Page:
“But Economics is Not an Experimental Science,” C. Sims (2010)

Christopher Sims, a winner of yesterday’s Nobel, wrote this great little comment in the JEP last year that has been making the blog rounds recently (hat tip to Andrew Gelman and Dan Hirschman). It’s basically a broadside against the “Identification Mafia”/quasinatural experiment type of economics that is particularly prevalent these days in applied micro and development.

The article is short enough that you should read it yourself, but the basic point is that a well-identified causal effect is, in and of itself, insufficient to give policy advice. For instance, if smaller class sizes lead to better outcomes in a quasinatural experiment, we might reasonably wonder why this happens. That is, if I were a principal and I created some small classes and some very large classes – and this is what universities do with the lecture hall/seminar model – am I better off than if I used equal classes all around? A well-estimated structural model can tell you. A simple identified quasinatural experiment cannot. And this problem does not even rely on expectations feedback and other phenomena that make many “experiments” in macro less than plausible.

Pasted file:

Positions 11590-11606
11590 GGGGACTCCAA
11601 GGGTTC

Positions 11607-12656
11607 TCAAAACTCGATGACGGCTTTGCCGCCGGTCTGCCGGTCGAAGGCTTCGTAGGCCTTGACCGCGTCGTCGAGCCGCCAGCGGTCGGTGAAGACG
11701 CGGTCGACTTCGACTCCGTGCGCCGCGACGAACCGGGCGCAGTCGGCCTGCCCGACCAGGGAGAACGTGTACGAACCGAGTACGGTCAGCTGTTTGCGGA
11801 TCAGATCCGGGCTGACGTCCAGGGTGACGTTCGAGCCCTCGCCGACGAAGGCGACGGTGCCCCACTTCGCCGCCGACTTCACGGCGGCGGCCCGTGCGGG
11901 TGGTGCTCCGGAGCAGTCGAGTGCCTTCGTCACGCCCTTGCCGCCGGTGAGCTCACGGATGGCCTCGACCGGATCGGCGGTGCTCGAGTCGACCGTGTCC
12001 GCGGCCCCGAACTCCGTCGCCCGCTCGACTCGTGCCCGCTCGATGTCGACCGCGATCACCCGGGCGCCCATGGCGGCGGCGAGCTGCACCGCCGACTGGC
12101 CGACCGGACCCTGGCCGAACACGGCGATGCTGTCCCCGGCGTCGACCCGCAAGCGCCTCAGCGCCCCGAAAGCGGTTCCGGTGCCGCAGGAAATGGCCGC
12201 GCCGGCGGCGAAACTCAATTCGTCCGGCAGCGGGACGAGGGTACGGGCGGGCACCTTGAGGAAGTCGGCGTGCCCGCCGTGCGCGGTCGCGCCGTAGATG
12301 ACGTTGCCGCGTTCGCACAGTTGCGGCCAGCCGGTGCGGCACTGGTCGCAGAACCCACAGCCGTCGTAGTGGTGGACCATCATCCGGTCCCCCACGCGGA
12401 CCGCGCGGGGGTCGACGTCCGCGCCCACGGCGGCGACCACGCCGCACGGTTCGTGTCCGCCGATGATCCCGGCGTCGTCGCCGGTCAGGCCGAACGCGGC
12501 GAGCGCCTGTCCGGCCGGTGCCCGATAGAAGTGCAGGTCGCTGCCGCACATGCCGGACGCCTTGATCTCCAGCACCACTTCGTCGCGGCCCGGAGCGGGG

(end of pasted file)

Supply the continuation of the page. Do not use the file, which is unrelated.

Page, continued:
Two final notes. First, let’s not go overboard: well-identified models and RCTs are good things! But, good internal validity is not an excuse to ignore external validity. Well-identified empirics that, through their structural setup, allow counterfactuals to be discussed and allow comparison with the rest of the literature are quite clearly the future of empirical economics. Second, as Sims notes, computers are very powerful now and growing more so. There is little excuse in the year 2011 for avoid nonlinear/nonparametric structures if we believe them to be at all important.

http://sims.princeton.edu/yftp/AngristPischkeJEP/AngristPischkeComment.pdf (Final working paper – published in Spring JEP commenting on a review of quasinatural experiments by Angrist and Pischke of “Mostly Harmless Economics” fame)

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